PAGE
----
Indigenous Day!!!!!

There are no indigenous people to the US.  The first people to come from Asia wiped out the huge indigenous animals which then roamed the continent. Yet some unhappy people don’t want anyone to celebrate the immigrant known as Columbus.  They want an “Indigenous Peoples Day.”  They want us to celebrate the people who wiped out these beautiful animals.  I say celebrate Columbus Day by getting out and exploring the little Nature we have left.  It’s  the best time of the year to be in the Delta.  No mosquitoes, cool temperatures, low humidity.


City councils of many US cities don’t have enough to do.  These politicians do have time to grease the squeaky wheel, though.  And the vast Know-Nothing-but-indignant-about-everything crowd is squeaking, “indigenous, indigenous!!!”

St. Paul, Albuquerque and a growing slew of other ignorant city councils have declared today Indigenous Peoples Day instead of Columbus Day.  I do like indigenous people, they strewed around a lot of arrowheads for me to find.  I found a prehistoric knife sharpener on this trip to Meadowcreek.

I’m not sure which indigenous peoples I should celebrate today, though. The first humans to leave any calling cards on the North American continent migrated from Asia.  They are called paleoindians or Clovis people, hunted the mastodon, mammoth, horse, tapir, ground sloth, giant bison, giant beaver, giant tortoise, American lion, short-faced bear, and saber-toothed tiger. Over-hunting caused the mass extinction of these animals as the Ice Age ended. More than thirty species of large animals became extinct. By about 10,500 years ago, megafauna no longer roamed North America.

So, if these city councils were less ignoSerpent_Mounds_sketchrant, I’m sure they would not want to glorify the paleoindians because they wiped out some species that we all would like to see.  Kinda like the Africans of today are wiping out the rhinos and all the other big species that the Chinese want for some revolting practice.

The paleoindians were in turn wiped out by the more advanced Hopewell people.  The Hopewell people knew how to garden a little (so they could stay healthier than the Clovis people when game got scarce due to over-hunting) and they made captivating mound art.  On my way to visit the Worstell Building in Athens, Ohio, I stopped at the Serpent Mound.  Any modern artist would be extremely cocky if he had produced this 1330 foot long earth sculpture.  It’s impossible to describe it, but look at this drawing of it and you get a feel for it.  If you’re ever on the road between Cincinnati and Athens, Ohio, you gotta stop and see it.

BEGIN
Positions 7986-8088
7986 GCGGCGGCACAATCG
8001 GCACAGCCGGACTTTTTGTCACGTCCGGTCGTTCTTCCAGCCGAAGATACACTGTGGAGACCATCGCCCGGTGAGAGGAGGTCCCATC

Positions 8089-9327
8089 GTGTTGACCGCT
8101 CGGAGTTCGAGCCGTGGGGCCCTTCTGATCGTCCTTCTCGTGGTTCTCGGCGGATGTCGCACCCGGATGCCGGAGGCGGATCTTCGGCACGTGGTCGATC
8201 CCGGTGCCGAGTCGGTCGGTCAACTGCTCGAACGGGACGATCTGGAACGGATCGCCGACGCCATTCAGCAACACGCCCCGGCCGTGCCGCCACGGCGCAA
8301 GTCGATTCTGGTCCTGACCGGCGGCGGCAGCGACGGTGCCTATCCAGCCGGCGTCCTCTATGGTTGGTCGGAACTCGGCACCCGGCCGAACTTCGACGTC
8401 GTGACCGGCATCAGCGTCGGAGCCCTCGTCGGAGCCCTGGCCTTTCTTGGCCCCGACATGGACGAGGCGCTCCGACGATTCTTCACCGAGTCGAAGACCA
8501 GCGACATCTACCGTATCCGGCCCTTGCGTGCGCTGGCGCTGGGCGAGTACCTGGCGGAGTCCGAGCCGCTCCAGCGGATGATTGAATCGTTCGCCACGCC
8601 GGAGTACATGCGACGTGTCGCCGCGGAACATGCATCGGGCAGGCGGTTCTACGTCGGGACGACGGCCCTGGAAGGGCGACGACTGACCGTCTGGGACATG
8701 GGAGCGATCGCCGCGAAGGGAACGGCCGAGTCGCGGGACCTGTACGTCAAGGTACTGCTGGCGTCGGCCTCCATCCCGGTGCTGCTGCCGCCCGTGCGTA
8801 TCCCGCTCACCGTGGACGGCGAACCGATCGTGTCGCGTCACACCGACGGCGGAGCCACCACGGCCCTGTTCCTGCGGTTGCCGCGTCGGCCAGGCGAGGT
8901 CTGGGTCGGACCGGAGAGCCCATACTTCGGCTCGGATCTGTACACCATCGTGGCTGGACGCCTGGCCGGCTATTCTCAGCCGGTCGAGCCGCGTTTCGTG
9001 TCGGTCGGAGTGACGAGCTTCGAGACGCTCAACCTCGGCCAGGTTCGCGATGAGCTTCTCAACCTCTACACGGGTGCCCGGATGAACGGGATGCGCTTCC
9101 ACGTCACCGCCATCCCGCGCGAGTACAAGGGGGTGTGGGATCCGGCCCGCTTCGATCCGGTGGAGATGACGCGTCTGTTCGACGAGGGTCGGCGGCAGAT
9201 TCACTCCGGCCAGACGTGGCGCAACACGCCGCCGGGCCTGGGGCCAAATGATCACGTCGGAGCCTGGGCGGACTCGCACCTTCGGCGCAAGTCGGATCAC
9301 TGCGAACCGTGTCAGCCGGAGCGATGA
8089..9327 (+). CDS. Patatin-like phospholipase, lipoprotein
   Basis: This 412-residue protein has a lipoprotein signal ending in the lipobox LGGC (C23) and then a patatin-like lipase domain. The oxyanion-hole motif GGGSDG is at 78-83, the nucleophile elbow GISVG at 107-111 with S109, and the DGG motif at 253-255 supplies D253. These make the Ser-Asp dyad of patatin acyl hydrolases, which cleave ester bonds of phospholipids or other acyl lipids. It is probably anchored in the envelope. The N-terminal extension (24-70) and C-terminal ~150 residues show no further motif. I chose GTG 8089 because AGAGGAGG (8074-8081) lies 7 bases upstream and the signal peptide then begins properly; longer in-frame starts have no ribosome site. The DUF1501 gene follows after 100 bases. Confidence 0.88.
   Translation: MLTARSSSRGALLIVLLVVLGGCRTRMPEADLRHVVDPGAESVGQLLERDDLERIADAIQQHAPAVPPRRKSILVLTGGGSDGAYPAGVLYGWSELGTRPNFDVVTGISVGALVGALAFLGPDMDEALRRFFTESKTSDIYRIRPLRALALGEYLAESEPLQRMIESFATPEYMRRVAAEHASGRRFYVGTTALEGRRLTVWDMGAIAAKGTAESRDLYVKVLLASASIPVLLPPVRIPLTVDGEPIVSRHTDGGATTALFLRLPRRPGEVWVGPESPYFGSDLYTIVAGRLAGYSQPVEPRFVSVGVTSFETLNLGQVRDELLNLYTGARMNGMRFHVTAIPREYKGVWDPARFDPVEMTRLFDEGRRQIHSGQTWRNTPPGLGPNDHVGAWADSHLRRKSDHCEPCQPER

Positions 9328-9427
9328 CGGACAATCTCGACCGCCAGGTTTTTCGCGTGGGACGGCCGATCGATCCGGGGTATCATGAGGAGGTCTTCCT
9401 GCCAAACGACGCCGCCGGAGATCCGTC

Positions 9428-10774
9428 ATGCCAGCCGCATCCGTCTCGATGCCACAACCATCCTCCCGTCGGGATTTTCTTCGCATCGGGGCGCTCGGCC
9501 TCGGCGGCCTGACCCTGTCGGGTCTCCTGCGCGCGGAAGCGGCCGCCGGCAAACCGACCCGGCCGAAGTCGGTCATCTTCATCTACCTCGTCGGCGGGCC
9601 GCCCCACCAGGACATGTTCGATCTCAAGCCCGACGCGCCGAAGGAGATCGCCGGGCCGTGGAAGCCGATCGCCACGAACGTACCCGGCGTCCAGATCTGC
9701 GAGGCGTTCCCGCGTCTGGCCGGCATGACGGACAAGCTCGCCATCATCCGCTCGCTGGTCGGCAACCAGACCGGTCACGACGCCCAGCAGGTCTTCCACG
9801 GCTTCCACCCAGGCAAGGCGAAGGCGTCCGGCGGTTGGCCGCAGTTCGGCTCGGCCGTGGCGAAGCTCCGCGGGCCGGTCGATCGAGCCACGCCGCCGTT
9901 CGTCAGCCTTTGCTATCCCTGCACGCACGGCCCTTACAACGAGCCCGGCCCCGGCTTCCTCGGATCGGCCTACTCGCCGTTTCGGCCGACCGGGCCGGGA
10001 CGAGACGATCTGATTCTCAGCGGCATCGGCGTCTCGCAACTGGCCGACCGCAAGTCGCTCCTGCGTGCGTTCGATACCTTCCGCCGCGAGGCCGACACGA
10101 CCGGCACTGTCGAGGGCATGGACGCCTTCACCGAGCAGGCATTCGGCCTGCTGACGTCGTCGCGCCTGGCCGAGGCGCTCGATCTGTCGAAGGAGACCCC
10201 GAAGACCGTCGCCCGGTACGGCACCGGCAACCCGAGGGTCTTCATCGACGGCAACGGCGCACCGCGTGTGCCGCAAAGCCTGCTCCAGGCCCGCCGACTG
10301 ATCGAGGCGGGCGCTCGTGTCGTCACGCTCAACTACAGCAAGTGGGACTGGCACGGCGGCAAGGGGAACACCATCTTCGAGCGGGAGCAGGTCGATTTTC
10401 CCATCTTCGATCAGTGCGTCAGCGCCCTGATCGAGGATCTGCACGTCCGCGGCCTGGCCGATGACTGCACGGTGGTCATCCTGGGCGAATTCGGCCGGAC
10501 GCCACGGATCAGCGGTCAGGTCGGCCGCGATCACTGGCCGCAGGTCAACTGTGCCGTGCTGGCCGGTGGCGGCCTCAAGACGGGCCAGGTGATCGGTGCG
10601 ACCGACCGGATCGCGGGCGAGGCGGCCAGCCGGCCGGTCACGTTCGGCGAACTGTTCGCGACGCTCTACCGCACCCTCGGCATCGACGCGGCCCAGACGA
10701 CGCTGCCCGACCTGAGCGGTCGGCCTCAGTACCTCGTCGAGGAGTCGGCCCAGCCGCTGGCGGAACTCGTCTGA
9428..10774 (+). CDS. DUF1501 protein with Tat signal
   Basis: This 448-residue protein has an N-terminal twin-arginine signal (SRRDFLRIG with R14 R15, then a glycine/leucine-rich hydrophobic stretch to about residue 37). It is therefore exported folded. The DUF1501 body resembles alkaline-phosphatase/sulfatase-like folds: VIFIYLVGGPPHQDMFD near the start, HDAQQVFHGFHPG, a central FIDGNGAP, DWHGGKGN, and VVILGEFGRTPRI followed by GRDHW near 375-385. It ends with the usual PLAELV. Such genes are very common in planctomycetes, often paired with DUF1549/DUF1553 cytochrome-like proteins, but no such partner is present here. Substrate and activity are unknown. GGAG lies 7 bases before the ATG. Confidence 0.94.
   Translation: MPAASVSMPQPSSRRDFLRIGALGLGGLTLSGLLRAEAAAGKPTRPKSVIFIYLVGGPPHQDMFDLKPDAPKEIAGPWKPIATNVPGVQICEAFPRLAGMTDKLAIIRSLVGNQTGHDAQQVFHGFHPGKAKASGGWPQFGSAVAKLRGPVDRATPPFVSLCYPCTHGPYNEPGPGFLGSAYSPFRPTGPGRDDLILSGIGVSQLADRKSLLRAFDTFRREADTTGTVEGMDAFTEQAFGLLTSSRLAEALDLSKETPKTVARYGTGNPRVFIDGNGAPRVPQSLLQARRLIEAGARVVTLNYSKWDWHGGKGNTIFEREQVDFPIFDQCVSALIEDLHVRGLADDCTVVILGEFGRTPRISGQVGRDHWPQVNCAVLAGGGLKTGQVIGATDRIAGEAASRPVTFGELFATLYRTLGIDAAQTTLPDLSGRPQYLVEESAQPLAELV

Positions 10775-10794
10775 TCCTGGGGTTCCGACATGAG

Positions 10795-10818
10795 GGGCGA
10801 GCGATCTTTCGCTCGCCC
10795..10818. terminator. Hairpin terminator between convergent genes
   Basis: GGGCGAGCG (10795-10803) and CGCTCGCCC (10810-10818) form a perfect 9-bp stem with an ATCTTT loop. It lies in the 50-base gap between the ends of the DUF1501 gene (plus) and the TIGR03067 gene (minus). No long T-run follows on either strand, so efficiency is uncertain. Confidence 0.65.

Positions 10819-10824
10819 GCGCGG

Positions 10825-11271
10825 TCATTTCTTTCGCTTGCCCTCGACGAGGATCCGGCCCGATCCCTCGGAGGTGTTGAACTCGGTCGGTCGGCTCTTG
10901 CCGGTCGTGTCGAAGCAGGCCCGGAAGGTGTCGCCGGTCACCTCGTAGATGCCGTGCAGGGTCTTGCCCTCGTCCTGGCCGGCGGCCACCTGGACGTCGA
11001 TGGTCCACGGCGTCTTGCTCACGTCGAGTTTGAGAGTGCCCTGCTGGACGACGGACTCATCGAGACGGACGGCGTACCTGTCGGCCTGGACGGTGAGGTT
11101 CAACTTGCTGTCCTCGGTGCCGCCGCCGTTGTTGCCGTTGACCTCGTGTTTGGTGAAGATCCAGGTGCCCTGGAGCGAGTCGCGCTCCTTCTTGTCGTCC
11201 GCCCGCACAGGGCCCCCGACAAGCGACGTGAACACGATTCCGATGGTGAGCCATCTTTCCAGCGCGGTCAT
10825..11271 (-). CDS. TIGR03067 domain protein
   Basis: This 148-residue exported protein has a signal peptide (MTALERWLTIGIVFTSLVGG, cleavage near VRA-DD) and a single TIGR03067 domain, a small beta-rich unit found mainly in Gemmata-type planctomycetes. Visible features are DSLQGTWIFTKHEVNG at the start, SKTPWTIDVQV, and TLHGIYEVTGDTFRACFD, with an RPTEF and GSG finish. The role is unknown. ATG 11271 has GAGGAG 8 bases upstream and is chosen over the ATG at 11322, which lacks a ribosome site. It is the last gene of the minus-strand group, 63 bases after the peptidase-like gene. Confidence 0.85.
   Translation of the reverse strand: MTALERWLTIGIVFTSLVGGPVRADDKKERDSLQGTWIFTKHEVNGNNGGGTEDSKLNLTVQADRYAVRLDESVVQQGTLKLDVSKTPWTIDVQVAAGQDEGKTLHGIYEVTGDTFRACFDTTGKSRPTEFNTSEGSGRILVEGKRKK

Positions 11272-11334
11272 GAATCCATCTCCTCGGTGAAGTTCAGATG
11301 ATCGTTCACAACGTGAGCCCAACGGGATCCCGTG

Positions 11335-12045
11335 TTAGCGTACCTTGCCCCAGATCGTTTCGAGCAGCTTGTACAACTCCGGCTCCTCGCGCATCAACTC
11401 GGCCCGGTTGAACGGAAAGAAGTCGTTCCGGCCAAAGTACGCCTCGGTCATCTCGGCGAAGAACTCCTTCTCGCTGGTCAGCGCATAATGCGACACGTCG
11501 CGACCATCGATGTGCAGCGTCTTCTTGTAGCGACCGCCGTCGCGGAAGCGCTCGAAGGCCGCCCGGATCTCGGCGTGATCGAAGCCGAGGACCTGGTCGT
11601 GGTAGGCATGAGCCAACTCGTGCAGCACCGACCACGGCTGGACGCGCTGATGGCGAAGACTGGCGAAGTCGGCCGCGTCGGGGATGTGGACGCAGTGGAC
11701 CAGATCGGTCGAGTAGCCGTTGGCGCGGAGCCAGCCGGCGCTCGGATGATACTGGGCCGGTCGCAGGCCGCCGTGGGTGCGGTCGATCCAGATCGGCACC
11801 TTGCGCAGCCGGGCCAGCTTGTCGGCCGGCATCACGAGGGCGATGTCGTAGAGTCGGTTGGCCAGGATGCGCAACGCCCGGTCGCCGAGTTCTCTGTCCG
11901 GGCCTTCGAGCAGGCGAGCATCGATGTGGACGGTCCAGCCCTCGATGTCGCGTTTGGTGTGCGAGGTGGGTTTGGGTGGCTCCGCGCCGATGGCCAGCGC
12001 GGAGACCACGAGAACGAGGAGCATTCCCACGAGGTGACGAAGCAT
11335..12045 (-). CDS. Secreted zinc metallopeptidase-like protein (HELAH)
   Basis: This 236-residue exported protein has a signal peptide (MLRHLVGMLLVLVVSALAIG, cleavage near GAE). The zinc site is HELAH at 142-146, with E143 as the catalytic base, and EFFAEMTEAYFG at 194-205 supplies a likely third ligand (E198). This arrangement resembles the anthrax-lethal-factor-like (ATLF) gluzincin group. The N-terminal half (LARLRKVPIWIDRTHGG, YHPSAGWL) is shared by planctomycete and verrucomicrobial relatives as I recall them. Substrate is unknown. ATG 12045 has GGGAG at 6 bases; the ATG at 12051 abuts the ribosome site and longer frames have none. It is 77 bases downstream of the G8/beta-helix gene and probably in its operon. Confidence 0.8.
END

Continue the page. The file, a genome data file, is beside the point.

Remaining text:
serpent_mound__ancient_aliens_in_america__201081Nearby have been found some giant skeletons in burial mounds.  These are similar to skeletons found from the eastern Mediterranean, mainland Europe, and the British Isles. These folks appear to have shared an identical material culture, a religion of constructing burial mounds for the dead and solar temples to track the movement of the sun.

According to the folks who investigated the site on a high point in Highland County, Ohio, these graves were made of large limestone slabs, two and a half to three feet in length and a foot wide. These were set on edge about a foot apart. Similar slabs covered the graves. A single one somewhat larger was at the head and another at the foot. The top of the grave was two feet below the present surface.

Some think these were the Nephilim mentioned in the Bible.  That seems pretty far-fetched to me, but if the Nephilim are the “indigenous peoples” the city councils are honoring, then I’d be all for it.

Maybe, though, the city councils mean to honor the tribe which wiped out the Hopewell.  I could see the politically correct honoring this culture (called the Mississippian).  This tribe invaded from Mexico, kinda similar to today, with an extremely resilient agricultural system. They grew corn, beans, squash, sunflowers and gourds.  They kept turkeys and dogs for food and feather coats.

Or maybe the city councils meant the tribes from the Plains who learned how to ride the horses they stole from the Spanish and used their new skills to conquer the more civilized folks who had previously invaded from Mexico.

I guess I just know too much about “indigenous peoples” (who are all related to ancient Asians and not really indigenous at all) for my own good.  It just makes it really hard to figure out why the city councils are honoring these blood-thirsty sun worshippers over some blood-thirsty Christians.  They were both pretty horrible to modern, politically correct sensibilities.

It must be some kind of self-hatred since most of these city council folk are white people.  Either that or they just  don’t like Italians like Christopher Columbus.